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  • Twin Rovers, Parallel Parking
    For the Spirit rover on one side of the martian equator, science resumed with preparations to put a diamond drill up against a volcanic rock called Adirondack. For the Opportunity rover on the other side of the planet, the 'mission success', full color panorama
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  • Roaming the Rust Belt
    The Rust Belt states span from Indiana to New Jersey, but on Mars the rusty region known as Meridiani is a scientific prime in a number of ways. Running along the prime meridian (0 degrees longitude) near the equator (0 degrees latitude), this 150 km
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  • Tango, Bravo, Echo
    Mars' Opportunity rover became the second mobile laboratory as it drove through the soil with six wheels and collected science data on soil properties. The science team confirmed that Meridiani indeed is rich in the iron-oxide mineral, hematite, as first observed from orbit.
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  • Greening the Red Planet
    Greenhouse gases might one day be used to warm the cold surface of Mars, and make the planet habitable for humans.
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  • Mars: Upstairs, Downstairs
    The science teams planning Spirit and Opportunity rovers get to debate Martian features, while working on different floors at JPL, keeping opposite times of day and night, and looking at different sides of the planet. They have discovered two of the faces of
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  • Follow the Fire
    Among those primordial elements critical for life, water has been considered the one in short supply on Mars. But even as scientists adopt the theme to 'follow the water', another element, geothermal heat, may offer interesting exploration opportunities.
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  • Mars, Simply Beautiful
    Why land in Gusev Crater? What does a planetary geologist dream about, when catching catnaps between exploration sessions on Mars? Gusev scientist Nathalie Cabrol talked about her experiences so far.
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  • Depth to Bedrock, Zero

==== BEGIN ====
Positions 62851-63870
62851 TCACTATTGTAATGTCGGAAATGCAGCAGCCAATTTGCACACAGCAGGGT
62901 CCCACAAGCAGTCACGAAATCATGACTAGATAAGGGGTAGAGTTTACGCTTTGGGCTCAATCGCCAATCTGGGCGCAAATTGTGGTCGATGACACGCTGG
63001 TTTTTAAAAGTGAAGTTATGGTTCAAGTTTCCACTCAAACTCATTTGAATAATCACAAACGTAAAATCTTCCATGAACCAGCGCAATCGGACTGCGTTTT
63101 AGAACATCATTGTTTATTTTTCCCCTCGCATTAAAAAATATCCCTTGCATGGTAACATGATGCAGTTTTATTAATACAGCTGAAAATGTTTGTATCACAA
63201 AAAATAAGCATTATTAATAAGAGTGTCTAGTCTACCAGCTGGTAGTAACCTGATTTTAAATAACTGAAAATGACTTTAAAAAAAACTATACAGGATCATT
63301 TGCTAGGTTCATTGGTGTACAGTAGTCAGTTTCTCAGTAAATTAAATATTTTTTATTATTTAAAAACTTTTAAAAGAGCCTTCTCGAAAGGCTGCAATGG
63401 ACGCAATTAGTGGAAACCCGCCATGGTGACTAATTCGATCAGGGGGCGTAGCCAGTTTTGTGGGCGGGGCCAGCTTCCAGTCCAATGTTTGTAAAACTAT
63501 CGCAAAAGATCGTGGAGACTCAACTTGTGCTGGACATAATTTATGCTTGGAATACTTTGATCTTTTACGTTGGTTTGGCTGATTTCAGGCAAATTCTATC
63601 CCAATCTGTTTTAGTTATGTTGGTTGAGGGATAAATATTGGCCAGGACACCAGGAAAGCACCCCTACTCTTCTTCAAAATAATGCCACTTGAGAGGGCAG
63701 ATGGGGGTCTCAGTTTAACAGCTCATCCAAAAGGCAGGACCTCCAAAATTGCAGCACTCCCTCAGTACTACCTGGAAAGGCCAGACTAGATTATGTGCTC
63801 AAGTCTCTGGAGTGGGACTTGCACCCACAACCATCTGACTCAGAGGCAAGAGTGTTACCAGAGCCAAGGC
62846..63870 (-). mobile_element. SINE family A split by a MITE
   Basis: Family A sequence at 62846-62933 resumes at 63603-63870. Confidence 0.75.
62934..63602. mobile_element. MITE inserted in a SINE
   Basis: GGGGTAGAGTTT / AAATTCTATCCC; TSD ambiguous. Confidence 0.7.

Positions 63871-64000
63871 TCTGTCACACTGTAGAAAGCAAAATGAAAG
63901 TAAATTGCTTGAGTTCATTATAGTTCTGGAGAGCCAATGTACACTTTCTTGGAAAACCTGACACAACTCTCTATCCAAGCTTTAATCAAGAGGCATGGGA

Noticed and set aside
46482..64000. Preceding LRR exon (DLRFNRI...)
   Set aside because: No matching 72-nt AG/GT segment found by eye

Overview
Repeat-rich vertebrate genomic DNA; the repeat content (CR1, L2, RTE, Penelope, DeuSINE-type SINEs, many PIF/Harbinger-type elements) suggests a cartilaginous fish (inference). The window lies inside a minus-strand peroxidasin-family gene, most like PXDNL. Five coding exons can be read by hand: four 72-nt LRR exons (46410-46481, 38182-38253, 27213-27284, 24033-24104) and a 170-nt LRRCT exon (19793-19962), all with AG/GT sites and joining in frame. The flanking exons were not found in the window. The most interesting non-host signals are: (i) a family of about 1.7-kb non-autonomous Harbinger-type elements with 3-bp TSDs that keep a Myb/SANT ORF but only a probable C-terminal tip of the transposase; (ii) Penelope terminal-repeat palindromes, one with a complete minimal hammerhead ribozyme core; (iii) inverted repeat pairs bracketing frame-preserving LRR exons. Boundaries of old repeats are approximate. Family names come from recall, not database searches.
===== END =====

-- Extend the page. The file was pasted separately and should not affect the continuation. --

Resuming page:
The Opportunity landscape offers enough geological gems that science teams already have a rough idea of where they want to explore, only hours after the first pictures arrived. The scientists rated the Meridiani site as their first choice prior to launch.
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  • Opportunity Finds Martian Layer Cake
    Geologists on the rover science team are excited by the discovery of fine layering in the rock outcrop that sits directly in front of Opportunity. One possibility is that the layers are sediments deposited billions of years ago by liquid water.
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  • Terra Meridiani, Not Terra Firma
    The three standout features in the initial color postcard from the Opportunity landing site at Meridiani Planum include: the first observed martian bedrock, a talcum-powder-like soil texture, and the iron-rich color reminiscent of red clays from Texas and Oklahoma. But analogs on Earth may be
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  • Mars 2053
    After 18 martian days of a near-perfect mission, a Spirit rover message came to Earth with corrupted data. When decoded, this tiny clue showed that the mobile laboratory's software considered that it was the year 2053.
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  • A Bizarre New Mars
    Initial color images from Meridiani, Opportunity's landing site in a flat, volcanic plain, suggest fine-grain soil and the first bedrock ever seen on Mars. The significance of bedrock to geologists can be compared to a history book of the planet, with its binding still ordering
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  • Where on Mars is Opportunity?
    Using images taken by Opportunity during its descent to the martian surface, mission scientists have begun to pinpoint the rover's location. Nearby, a large crater beckons as a long-range scientific target.
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  • Spirit Condition Serious
    An anomaly team has been huddled to determine the current state of the Spirit rover's health. They estimate days to weeks before a final operational diagnosis can be completed.
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  • Second Opportunity, Safe on Mars
    Surviving its harrowing entry and landing, the second Mars rover called Opportunity was reported to be 'live' and at rest on the surface of a volcanic plain called Meridiani Planum. As Rob Manning, the development manager for the critical Entry, Descent and Landing.
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